Marlon Riggs, in his documentary “Tongues Untied”, talks about many things, but one of the things that struck a deep personal chord with me (a song I was not ready to play at the time) was his exploration of the creation of identity in the face of pain and oppression. That is, the construction of his identity as a gay Black man oppressed by both straight Black people and white people in various ways. Attacked by Black men in his youth, he later found himself drawn to, and dating, white men. (Sidenote: I highly recommend his work.)
I too had been hurt by Black people, and Black men in particular, at a young age. While I did not purposely seek out white people, I did turn to art as an escape from the pain caused by my experiences as a young Black girl. I listened to copious amounts of music, mostly via MTV, BET, and VH1, and I watched television. A few years ago, I realized just how much of what I consumed then was very white (because invisibility and because privilege) and how consuming whiteness later affected how I thought of myself and others like me. In a time when I most needed validation of who I was, the messages I received from mainstream media only served to underscore the messages that I had already heard loud and clear: there is no space for you here because you are not worthy. As a result, most of my crushes up until high school were light-eyed, sometimes blond-haired white people, or light-skinned people of color, I imagined myself as light-skinned, and I was otherwise saturated in the idea that White/Light Is Right. Even after I somehow miraculously had a change in taste and perspective, my trust in Black men was still too broken to mend overnight, so I continued to suffer silently in that pain and shame. (To this day I cannot recall any specific experience that would have caused me to finally imagine myself as I am and to cause my crushes, both white and people of color, to darken significantly.) In that moment, thinking about that Tumblr page, Marlon Riggs, my ongoing process, and MBJ, I thought about bell hooks’ conception of loving blackness as political resistance.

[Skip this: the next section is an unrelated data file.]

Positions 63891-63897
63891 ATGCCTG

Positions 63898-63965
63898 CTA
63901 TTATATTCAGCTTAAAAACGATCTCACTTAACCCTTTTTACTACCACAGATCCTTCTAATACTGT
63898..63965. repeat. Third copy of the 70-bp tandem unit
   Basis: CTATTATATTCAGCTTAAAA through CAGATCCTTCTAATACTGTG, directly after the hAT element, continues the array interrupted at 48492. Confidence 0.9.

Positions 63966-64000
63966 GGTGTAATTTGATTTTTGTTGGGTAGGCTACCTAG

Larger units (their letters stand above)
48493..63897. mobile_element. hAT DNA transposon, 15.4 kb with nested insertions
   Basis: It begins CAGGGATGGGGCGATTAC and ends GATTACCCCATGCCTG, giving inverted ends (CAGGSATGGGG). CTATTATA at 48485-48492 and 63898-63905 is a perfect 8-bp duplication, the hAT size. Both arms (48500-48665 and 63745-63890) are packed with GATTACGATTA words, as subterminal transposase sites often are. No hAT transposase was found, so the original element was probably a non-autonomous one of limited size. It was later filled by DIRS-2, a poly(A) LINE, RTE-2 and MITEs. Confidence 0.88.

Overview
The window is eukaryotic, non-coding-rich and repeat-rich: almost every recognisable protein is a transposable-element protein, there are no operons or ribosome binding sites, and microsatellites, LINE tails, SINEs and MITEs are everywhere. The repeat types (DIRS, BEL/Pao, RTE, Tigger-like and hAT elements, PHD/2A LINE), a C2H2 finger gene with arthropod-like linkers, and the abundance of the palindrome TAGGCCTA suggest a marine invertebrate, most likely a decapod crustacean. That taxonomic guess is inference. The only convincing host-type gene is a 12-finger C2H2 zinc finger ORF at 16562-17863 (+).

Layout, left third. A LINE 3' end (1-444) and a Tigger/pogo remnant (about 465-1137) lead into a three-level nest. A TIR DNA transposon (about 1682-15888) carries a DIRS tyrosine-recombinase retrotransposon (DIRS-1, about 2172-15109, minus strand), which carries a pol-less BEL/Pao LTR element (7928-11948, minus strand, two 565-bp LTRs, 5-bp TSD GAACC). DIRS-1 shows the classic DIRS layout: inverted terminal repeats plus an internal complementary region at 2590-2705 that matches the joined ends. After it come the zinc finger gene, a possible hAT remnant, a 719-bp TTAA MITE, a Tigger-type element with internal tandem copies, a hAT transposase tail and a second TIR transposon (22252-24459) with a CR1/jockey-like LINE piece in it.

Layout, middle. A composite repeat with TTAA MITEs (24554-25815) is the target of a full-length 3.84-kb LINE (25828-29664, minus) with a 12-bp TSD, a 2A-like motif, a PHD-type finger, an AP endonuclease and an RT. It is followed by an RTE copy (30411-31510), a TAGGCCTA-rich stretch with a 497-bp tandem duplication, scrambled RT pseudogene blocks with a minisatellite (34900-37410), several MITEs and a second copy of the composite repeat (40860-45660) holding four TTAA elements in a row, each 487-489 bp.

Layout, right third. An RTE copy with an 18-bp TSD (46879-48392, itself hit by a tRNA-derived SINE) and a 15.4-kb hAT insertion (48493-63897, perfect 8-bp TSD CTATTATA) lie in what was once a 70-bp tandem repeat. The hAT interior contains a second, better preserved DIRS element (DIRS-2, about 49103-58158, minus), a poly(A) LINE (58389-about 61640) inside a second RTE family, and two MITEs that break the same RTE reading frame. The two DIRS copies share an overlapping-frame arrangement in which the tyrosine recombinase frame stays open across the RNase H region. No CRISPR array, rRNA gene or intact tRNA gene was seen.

My particular experience has been a story that has come full circle. Looking for a place to escape as a child, I sought art and entertainment that was not interested in validating my identity. Coupled with the pain I endured, I have long suffered the consequences of art that does not love Blackness—art that in fact rejects Blackness as absurd, dangerous, scandalously sexual, criminal, and intellectually impotent. But it was art that loves Blackness—that chose to humanize a young man so often vilified in the media for being…well, human, as imperfect as we are—that started me on a journey of healing, love, self-love, forgiveness, understanding, and wholeness. My hope is that one day, soon, there will be more of this art and that future generations of people of color can find solace in stories and images that look, sound, and feel like themselves.
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D. Grace is a 2nd year graduate student at Pace University, studying Adolescent Education. Teacher & storyteller at heart with a love for film. I want to write books & make movies.